6) What are your three main factors that you see as important in reading comprehension?
Decoding, fluency, and background knowledge. Obviously, if you can't decode, it's pretty much "game over." And if you don't have some degree of fluency, you're so occupied with decoding, that you can't pay attention to the meaning of the text. Finally, if you don't have some background knowledge to which you can relate the text, you may comprehend it, but your understanding will be pretty shallow—it will be closely tied to the text itself, and you won't be able to generalize the message of the text.
There you go: decoding, fluency, and background knowledge. Three things that don't get systematicallt taught in your typical balanced literacy classroom.
Here's a question: "To what extent have educators and policy-makes recognized the importance of background knowledge to reading comprehension?" My answer would be "not enough!" I'm specifically concerned about the role of the National Reading Panel report. That Report is becoming crystallized in state and federal legislation as the final word on reading, and the report is great. . . but it's incomplete because it doesn't say anything about the role of background knowledge in reading comprehension. If we're concerned about having students who are good readers we have to recognize that reading is an interaction between the words on the page and the knowledge in the reader's head. Without background knowledge, you can't comprehend a text to a level we would call "understanding." We need to pay attention to developing background knowledge in students from the first day that they are in school, and encouraging parents to do so even before then. It's not a trivial matter to decide what that content should be and how to deliver it. But if we want all children to be excellent readers it has to be done.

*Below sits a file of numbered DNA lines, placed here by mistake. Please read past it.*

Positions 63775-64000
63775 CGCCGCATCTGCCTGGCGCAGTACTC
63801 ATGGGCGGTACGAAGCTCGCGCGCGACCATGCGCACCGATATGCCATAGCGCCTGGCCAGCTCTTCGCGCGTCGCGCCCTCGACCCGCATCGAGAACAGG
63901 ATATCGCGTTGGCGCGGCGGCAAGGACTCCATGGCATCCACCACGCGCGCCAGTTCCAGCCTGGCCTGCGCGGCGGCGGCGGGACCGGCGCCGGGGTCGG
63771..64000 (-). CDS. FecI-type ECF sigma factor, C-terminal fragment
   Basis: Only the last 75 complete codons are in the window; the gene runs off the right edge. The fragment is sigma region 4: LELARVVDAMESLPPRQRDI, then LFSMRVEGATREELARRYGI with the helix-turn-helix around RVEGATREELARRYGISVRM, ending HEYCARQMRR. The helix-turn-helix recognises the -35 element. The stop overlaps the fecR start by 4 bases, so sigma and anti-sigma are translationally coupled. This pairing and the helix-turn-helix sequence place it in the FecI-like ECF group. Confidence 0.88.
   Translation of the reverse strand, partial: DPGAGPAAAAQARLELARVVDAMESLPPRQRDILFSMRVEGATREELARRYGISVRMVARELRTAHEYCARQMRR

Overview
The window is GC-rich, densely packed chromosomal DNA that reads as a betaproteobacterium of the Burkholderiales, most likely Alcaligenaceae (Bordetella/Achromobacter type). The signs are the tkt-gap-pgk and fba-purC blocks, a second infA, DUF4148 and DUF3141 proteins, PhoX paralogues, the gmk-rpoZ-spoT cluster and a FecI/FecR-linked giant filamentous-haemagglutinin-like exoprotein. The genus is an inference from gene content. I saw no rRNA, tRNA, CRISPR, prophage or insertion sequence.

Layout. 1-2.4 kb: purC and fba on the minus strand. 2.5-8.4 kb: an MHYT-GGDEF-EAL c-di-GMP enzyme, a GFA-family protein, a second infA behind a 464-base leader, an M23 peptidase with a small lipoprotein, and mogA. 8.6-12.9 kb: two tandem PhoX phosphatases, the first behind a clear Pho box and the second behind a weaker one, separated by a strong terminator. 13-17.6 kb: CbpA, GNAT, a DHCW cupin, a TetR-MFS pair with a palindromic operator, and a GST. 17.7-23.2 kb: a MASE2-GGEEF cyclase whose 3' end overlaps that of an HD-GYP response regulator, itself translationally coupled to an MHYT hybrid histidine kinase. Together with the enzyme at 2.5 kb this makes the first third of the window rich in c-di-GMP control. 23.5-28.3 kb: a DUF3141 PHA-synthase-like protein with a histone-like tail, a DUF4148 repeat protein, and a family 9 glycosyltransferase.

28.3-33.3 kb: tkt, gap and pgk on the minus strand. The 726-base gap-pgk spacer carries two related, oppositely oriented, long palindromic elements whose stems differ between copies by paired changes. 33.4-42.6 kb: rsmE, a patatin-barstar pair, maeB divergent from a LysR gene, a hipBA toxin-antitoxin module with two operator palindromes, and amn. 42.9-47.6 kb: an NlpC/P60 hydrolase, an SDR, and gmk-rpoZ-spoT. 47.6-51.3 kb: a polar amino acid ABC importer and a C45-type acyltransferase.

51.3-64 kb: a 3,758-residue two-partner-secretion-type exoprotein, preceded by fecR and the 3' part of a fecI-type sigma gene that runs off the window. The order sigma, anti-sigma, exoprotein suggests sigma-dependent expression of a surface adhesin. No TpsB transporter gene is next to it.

Background knowledge: the untaught subject. Read the whole thing.